Get set, ready, and . . . go!

Get set, ready, and . . . go!

Young Hong Kong athletes are eager to showcase their talents at the upcoming Universiade


(From left) Au Sin-ying, Chan Kwong-kit, Samuel Li and Anthony Wong.
(From left) Au Sin-ying, Chan Kwong-kit, Samuel Li and Anthony Wong.
Photo: May Tse
Universiade is just around the corner. The multi-sports event for university students, which is held every two years, is scheduled for Shenzhen in August. This gives Hong Kong athletes a geographical advantage. Their friends and relatives can easily visit to watch them compete.

Young Post talked to four Hong Kong Universiade representatives about their targets at the Games. The four athletes come from as many universities in Hong Kong. They are all first-year students.

Sabre fencer Au Sin-ying, 19, is an Asian Games silver medallist.

"Before the Asian Games, not many Hong Kong people knew who I was," says the Hong Kong Baptist University student.

"But now even the mass media are focusing on me [as a medal hopeful]. I prefer to stay out of the spotlight."

Au is currently in New York to compete for qualifying points to the 2012 London Olympics.

"The Universiade is a huge event and many European athletes rank it as the third most important of all tournaments right after the Olympics and World Championships," she says. "For me, both the Universiade and qualifying for the Olympics are important."

Au will compete in women's sabre - both in individual and team events.

Hong Kong will also send three girls and three boys to compete in the seven table tennis events at the championship.

Samuel Li Chun-him, from the Chinese University of Hong Kong, and Anthony Wong Shing-chung, from the University of Hong Kong, have trained together on the Hong Kong junior team. This time they will compete together in men's doubles.

Wong came first in the selection and thinks the Games will be a challenging tournament.

"On previous occasions China sent their national players to the Games," he notes. "Luckily we are having a summer break from school so we have more time to train. We have three practice sessions with the Universiade team every week and may have additional individual training during the rest of the week. This can help us to do better."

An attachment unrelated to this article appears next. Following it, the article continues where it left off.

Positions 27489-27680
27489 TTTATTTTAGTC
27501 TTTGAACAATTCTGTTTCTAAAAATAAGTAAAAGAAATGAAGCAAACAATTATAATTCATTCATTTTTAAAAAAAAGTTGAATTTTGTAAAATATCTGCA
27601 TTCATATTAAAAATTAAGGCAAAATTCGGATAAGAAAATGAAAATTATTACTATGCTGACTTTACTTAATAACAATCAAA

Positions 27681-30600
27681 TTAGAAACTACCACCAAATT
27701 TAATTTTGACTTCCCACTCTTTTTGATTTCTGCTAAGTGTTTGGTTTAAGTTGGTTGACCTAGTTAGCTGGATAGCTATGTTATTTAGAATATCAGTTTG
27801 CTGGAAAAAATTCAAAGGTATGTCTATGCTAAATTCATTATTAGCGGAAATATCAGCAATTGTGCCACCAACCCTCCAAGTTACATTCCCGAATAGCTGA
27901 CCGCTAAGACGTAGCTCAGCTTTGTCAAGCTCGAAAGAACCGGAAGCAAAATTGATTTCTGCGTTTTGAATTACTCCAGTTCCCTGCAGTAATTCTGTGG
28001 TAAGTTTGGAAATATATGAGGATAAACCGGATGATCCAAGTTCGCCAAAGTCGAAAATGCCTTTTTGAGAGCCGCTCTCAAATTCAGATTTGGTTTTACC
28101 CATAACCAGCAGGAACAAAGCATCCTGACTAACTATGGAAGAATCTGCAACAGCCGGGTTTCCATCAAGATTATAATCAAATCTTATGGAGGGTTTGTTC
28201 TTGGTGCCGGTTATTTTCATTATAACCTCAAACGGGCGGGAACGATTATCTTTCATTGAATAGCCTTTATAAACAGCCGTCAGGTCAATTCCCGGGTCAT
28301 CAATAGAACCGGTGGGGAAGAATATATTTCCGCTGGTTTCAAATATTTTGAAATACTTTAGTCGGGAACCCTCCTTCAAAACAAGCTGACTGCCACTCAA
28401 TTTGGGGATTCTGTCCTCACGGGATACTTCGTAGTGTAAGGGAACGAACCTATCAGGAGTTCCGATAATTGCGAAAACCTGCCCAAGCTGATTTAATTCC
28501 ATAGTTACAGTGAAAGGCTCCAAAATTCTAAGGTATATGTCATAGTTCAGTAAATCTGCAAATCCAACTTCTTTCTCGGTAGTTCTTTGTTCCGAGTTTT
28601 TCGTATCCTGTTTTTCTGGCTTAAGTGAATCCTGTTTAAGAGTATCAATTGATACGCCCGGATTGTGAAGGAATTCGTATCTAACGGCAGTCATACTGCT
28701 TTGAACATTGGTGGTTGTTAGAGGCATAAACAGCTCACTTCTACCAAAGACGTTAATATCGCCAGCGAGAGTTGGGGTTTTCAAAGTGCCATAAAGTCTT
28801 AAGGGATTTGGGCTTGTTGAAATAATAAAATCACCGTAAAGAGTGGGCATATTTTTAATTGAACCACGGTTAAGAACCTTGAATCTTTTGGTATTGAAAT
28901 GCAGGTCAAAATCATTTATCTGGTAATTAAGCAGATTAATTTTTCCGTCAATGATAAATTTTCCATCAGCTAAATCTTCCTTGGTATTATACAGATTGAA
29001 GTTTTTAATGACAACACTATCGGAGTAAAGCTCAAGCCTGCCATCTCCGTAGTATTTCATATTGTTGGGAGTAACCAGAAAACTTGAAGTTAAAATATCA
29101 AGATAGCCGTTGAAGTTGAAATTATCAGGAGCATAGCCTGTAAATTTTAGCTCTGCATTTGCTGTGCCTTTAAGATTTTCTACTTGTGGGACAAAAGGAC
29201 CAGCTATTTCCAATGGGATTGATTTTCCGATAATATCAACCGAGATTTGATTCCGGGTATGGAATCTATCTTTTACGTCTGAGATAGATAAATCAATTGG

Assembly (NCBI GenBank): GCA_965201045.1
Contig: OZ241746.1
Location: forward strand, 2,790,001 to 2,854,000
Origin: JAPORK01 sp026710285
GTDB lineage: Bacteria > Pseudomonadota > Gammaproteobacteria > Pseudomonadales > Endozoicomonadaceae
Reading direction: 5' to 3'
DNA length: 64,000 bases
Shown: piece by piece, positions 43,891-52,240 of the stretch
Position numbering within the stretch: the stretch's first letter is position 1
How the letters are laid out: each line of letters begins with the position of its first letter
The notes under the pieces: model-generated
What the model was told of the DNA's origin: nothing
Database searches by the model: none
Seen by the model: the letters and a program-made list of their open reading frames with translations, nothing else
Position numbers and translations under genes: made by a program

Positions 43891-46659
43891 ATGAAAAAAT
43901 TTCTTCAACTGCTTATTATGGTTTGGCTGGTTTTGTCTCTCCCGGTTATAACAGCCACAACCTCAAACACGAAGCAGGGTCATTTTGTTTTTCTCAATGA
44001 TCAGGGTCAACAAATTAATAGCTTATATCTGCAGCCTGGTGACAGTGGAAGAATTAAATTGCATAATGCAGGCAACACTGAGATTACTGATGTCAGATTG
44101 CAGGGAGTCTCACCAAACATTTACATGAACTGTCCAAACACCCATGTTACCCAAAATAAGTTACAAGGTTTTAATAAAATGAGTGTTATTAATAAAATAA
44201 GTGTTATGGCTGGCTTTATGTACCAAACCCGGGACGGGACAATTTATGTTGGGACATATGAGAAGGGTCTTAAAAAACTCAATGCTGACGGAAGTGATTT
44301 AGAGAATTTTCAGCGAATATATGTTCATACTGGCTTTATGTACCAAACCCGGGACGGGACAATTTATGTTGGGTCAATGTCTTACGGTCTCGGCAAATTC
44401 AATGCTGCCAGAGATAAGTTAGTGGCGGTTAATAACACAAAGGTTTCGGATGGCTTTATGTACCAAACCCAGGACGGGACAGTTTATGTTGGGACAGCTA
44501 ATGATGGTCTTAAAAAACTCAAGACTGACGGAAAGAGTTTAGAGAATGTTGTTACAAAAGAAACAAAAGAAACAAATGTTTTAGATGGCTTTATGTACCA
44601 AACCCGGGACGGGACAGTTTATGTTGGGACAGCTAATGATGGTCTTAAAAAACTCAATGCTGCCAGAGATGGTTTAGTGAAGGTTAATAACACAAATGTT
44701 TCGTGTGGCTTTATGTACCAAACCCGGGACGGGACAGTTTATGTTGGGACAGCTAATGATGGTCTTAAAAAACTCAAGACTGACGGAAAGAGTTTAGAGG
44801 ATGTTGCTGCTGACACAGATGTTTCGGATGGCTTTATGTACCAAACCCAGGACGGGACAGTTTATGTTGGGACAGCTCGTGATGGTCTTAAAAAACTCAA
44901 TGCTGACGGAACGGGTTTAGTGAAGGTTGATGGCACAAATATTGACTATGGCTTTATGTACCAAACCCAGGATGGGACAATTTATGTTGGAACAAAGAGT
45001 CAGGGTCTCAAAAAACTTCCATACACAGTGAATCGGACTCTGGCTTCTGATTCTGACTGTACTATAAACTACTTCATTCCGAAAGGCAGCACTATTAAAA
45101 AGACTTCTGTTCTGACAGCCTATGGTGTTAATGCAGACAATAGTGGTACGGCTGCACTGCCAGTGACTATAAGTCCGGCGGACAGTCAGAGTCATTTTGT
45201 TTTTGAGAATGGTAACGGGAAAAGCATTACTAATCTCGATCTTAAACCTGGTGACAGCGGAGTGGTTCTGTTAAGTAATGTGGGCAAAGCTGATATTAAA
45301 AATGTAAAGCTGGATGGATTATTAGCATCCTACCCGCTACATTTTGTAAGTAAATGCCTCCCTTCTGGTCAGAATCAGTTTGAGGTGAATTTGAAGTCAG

Li concedes that the training is harder than he expected. "As each of us needs to play in four events, including singles, doubles, mixed doubles and team, we need to sharpen our physical fitness to be able to cope with playing numerous matches a day," he says.

"The individual event features a best-of-seven-games match, while the team event has a best-of-five-games rule. Our focus will be on how to maintain our performance when we are required to play dozens of games a day."

Polytechnic University's (PolyU) volleyball team captain Chan "KK" Kwong-kit has also been selected to play for the city. The men's volleyball team mainly consists of players from PolyU and City University, the two teams that came first and second respectively in the inter-university volleyball competition.

Chan won the Most Valuable Player award at the inter-university competition. The award, he says, has boosted his confidence to become a key player on the team this time. "I will be wearing Hong Kong's regional flag on the front of my jersey, but I will also be playing for my university," he says.

"My school has been giving me support and I've just had a fruitful year."

On the side, Chan also coaches La Salle College's volleyball team, which has improved a lot this year. It snatched the runner-up trophy at the inter-school competition and the Jing Ying Tournament.

Yet Chan knows it won't be plain sailing at the Universiade. The Hong Kong team will be facing Brazil and South Korea, two powerhouses, during the group stage.

"We may not advance to a later stage of the competition," Chan says. "But we will do our best to win our matches."

The Universiade will be held from August 12-23



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